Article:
Moshi Avanti Headphones and USB-C Dock Review

Some New Age Travel Gear

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A new company now on my radar reached out to me earlier this summer and provided me with some information about some new products that were available for consumer electronic usage. Moshi is a high-end accessories manufacturer, selling phone cases, bags, and headsets for a wide variety of uses. Their products are reminiscent of futuristic technology with minimalist design elements.

Moshi Avanti On-Ear Headphones

One of the products Moshi sent out was the Avanti on-ear headphones. The immediate feature I noticed was how light the headset was. Its profile is incredibly slim, and it is probably one of the lightest headsets I’ve used to date. The headset band is brushed metal, and with the grey ear cups it matches quite well. The logo work on the band is subtle. It weighs a whopping 166 grams, which is light. A lot of the headsets I use are more in the range of close to 400 grams.

The sound, though, is quite interesting. On a constructive note, the headset has a bit more of a sweet spot than I would have liked; losing that sweet spot muddles the quality significantly. Something that I had to do to get it to properly get back to the spot was to push inwards towards my head, and the quality returned. Thankfully, the headphones stay on my head when I move, so it doesn’t need to happen too often. It gets a little bit warm on long-term usage, but this is usually about two or three hours later. Even in this small profile, the headset has a 40 mm driver that still manages to beat the sound quality of its competitors. The sound quality of the bass and the treble is more reminiscent of an open stage.

This headset is compact. With an attractive carrying case that is included in the box, the headphones fold up to a very small size. I do have to give them points on the cable. It’s a solidly sturdy cable, with two small jacks that go into the ear cups. They stay quite nicely as well.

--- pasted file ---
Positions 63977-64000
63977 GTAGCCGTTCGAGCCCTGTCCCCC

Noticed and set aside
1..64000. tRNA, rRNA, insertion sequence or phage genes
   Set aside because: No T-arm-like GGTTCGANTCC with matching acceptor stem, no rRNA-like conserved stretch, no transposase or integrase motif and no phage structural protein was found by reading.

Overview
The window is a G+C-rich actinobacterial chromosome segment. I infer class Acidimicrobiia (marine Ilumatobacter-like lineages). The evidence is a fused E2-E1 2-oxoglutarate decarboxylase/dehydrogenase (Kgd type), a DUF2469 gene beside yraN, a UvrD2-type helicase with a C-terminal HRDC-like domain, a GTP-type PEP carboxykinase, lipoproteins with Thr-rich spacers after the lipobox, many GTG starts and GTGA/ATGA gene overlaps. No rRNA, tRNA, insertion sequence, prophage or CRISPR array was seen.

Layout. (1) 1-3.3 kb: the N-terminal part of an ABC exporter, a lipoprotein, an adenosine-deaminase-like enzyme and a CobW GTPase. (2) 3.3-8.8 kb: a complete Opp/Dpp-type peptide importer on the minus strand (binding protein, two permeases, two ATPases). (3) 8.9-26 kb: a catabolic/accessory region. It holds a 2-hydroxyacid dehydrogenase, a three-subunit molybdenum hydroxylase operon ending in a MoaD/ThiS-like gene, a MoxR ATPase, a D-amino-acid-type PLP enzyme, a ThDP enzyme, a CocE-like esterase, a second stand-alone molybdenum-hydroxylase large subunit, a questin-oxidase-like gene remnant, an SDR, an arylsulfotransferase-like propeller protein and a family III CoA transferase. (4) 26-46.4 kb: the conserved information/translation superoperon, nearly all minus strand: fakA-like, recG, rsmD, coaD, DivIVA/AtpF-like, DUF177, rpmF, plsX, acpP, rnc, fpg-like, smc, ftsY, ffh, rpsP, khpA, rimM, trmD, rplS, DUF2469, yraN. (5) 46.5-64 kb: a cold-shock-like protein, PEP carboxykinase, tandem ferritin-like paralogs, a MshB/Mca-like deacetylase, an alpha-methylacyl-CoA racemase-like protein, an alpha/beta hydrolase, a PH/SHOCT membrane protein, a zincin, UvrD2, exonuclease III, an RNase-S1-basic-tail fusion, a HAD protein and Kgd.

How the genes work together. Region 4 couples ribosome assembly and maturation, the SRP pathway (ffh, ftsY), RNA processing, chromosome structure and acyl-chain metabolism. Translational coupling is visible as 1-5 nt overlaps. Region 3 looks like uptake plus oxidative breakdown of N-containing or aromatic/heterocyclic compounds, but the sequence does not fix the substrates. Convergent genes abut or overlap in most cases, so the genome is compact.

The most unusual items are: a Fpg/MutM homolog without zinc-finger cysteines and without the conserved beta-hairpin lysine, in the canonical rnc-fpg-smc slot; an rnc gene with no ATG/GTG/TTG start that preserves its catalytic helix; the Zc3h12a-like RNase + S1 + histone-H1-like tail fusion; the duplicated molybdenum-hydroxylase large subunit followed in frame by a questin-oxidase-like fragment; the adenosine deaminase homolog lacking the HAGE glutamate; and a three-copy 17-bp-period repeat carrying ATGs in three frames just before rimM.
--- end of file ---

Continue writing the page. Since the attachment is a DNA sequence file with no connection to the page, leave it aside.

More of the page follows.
Bottom Line

A solid option for those that travel and need something that can fit easily into a bag that can be stowed under the seat. With a premium appearance and a deceptively good sound profile, it can go toe to toe with its competitors, but gets taken down a notch with a slightly more expensive price point than I’d be comfortable with. As a traveler, I like its design quite a bit, but the sweet spot was a bit of a deal breaker for me.

Moshi Symbus USB-C Dock 

This dock is quite a surprise that I didn’t expect to like as much as I did. I brought myself into a corner by purchasing one of the newer Touch Bar MacBook Pros back in 2016, and as much as I adore the laptop, its reliance on solely USB-C accessories makes the use of dongles a necessity. Spending time docked opens up options significantly, and the Symbus USB-C dock is no exception.

First of all, this dock is weighty. Surprisingly so. One side has a power cable port, an HDMI port, and ethernet. The other side has two USB ports and an indicator light. The Symbus is made of aluminum and has design elements similar to Apple products. There is a rubber base that prevents the dock from sliding around. The USB-C port fast charges my laptop up to 50W, and it also has a surprisingly useful gaming use.

I’m an avid Nintendo Switch gamer, and in my apartment, the Switch sits on a nice office desk. Being able to keep my switch on its stand with the USB-C charging port going to it is an added bonus.

The Symbus comes with an app that comes with some minor quality of life features that allow the user to disconnect all their devices at once, but honestly, on macOS, it just seems like one more thing to download.

Bottom Line

I like the dock quite a bit. It’s a bit heavier than I would have expected, and being on the go often makes this something that is much better for home use. For my portable uses, I have a dongle that I much prefer, but in the office, this not only has the benefit of looking great, but it also has some useful features. What I do not like, though, is the high price point. I don’t quite get how this dock is $124.95, and to me, as good as it looks, just doesn’t cut it for me. It’s extremely convenient that everything is plug and play, without having to worry about software drivers to download, but at this price point, it’s not quite there until I hit my pharmacist salary…


As a brand, overall, I quite like Moshi’s designs. They’re fashionable and useful, but they’re definitely a premium. I’d recommend them simply because they suit my needs quite nicely as a traveler, but there are definitely other avenues that exist within Moshi that are more budget friendly.

Disclosure: Review products provided by company.